Hamlet

Ending in Renaissance Tragedy

Among the various definitions of tragedy, the one most commonly proffered is: a play that treats - at the most uncompromising level - human suffering, or pathos, with death being the usual conclusion. According to Aristotle's Poetics, the purpose of tragedy is to show how humans are at the mercy of fate, and to cleanse the audience by provoking extreme emotions of pity and terror. The tragic actions on the dramatic stage cause the audience to experience these extreme feelings that eventually causes a catharsis or release of these emotions, to reduce these passions to a healthy, balanced proportion.

However, the application of this definition to Renaissance tragedy is limited as it makes two over-reaching assumptions about the play, its protagonists and the audience. First, that the death of all protagonists contributing towards the drama is tragic to an equal degree, which prompts an equal level of catharsis in the audience. Does the self-purchased death of one simultaneously learned and overly ambitious Faustus solicit the same amount of catharsis and empathy as do the 'unnecessary' deaths of Cordelia, Gloucester, Lear, the Duke of Castile, Horatio, and Isabel among a host of other innocent characters whose corpses...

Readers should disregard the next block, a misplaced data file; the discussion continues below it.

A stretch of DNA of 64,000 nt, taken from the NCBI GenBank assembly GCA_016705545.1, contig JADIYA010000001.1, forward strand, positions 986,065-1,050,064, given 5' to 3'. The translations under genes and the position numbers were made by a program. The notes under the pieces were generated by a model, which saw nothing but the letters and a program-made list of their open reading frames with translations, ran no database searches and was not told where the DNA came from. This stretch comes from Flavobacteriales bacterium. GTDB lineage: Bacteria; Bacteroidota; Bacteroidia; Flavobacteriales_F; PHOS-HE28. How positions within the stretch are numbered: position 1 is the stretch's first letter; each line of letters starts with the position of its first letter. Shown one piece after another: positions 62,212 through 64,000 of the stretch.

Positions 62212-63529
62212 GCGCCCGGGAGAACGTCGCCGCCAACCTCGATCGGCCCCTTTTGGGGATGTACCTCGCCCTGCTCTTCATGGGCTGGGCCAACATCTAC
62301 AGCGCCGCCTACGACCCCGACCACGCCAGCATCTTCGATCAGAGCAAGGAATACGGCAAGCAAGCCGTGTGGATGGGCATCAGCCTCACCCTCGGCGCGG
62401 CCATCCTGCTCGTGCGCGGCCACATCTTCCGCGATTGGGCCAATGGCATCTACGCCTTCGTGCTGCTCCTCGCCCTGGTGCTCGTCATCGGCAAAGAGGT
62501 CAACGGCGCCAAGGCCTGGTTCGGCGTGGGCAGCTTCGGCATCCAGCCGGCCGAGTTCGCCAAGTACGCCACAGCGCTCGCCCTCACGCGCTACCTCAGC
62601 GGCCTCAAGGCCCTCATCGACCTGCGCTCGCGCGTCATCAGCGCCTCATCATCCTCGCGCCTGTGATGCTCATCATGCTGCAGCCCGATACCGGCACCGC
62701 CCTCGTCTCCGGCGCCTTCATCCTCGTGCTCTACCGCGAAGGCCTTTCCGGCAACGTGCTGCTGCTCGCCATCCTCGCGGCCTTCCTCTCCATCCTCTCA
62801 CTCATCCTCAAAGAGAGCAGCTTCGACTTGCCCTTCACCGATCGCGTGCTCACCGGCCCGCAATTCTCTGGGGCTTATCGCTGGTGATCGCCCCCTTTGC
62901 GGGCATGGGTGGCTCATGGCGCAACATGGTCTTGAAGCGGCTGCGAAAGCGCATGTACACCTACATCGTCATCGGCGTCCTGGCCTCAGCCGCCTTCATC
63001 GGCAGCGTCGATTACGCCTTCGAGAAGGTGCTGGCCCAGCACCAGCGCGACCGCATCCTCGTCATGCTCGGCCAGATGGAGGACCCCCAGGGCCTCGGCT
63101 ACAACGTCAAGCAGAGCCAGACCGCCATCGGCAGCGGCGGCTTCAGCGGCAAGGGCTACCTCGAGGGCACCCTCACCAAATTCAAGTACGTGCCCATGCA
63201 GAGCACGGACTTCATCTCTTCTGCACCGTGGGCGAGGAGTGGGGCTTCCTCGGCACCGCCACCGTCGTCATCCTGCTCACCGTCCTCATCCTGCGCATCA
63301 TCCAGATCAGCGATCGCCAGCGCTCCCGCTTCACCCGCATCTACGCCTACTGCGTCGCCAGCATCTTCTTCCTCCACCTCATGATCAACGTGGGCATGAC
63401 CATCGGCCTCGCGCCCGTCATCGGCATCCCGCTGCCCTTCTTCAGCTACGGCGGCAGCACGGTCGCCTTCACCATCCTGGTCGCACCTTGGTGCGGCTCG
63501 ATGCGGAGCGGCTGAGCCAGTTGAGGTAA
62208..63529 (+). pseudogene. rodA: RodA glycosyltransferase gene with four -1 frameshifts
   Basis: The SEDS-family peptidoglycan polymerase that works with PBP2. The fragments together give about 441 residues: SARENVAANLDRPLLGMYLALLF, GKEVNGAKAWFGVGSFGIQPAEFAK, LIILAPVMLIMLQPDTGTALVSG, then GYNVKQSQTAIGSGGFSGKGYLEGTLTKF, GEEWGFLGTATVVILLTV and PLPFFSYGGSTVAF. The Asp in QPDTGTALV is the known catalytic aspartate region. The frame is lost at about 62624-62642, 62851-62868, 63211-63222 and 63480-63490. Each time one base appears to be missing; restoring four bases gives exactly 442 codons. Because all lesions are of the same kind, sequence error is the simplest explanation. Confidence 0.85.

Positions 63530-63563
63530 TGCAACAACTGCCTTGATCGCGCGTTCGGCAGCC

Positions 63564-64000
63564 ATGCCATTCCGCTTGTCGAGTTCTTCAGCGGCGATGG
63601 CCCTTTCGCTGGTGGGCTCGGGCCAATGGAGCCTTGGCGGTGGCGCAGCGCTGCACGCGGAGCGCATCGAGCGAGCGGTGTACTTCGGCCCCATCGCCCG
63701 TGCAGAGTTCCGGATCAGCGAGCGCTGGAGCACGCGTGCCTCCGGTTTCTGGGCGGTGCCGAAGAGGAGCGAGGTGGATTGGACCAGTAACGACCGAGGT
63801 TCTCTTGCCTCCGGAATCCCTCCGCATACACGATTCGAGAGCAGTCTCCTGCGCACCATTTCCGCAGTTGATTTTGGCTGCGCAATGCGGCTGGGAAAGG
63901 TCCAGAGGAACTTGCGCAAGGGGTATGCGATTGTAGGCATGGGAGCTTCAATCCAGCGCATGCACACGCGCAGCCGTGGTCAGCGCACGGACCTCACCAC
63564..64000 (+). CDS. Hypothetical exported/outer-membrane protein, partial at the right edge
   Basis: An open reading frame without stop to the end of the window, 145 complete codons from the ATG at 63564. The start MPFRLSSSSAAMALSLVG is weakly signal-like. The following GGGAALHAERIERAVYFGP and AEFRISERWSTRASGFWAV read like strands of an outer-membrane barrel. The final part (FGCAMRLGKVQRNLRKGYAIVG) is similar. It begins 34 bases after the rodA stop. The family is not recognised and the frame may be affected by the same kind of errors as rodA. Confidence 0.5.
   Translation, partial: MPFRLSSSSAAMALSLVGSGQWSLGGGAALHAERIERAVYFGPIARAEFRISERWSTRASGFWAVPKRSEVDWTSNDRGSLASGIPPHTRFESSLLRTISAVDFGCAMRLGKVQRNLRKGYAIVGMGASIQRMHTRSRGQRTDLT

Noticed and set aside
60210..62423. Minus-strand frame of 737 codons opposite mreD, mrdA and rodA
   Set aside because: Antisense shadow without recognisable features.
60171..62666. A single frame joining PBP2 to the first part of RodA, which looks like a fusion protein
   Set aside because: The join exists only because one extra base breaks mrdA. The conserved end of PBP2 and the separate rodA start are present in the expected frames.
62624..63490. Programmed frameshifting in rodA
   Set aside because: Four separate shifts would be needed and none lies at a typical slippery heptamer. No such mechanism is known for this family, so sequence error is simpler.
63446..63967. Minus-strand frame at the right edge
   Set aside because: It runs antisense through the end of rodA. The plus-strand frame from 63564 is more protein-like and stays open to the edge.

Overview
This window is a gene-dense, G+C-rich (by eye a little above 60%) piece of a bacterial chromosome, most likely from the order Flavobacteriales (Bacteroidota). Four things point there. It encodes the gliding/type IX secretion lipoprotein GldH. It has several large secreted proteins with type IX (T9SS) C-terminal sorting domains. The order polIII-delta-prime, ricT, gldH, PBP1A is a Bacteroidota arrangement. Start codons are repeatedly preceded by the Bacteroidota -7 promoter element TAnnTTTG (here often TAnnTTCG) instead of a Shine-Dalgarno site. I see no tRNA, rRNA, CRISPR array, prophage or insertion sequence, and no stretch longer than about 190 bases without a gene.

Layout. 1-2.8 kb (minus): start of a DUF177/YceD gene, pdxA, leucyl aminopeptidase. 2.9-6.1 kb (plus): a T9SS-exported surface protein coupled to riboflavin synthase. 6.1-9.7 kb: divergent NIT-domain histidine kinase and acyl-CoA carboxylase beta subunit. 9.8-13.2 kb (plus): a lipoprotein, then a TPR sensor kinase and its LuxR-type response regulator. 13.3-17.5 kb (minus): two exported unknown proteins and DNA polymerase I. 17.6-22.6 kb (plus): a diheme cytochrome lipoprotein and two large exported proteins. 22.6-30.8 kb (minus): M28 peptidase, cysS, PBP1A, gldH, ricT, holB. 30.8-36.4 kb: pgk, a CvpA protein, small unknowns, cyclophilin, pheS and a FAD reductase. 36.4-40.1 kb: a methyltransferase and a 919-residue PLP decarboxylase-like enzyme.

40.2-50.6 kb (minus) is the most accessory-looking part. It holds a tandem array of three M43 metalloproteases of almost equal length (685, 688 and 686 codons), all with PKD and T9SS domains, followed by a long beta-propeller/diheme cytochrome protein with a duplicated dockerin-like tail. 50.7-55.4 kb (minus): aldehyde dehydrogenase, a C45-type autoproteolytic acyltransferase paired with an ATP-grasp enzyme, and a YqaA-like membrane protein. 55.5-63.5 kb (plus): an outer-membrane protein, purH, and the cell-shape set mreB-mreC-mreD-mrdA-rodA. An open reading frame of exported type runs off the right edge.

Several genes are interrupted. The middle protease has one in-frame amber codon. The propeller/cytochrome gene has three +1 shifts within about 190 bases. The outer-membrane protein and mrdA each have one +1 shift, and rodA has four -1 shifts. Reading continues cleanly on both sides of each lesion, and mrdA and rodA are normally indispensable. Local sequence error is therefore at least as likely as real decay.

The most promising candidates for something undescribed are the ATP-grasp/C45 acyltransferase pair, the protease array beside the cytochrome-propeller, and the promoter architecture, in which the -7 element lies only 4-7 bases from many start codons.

Join Now to View Premium Content

GradeSaver provides access to 747 study guide PDFs and quizzes, 4460 literature essays, 1451 sample college application essays, 183 lesson plans, and ad-free surfing in this premium content, “Members Only” section of the site! Membership includes a 10% discount on all editing orders.

Join Now

Already a member? Log in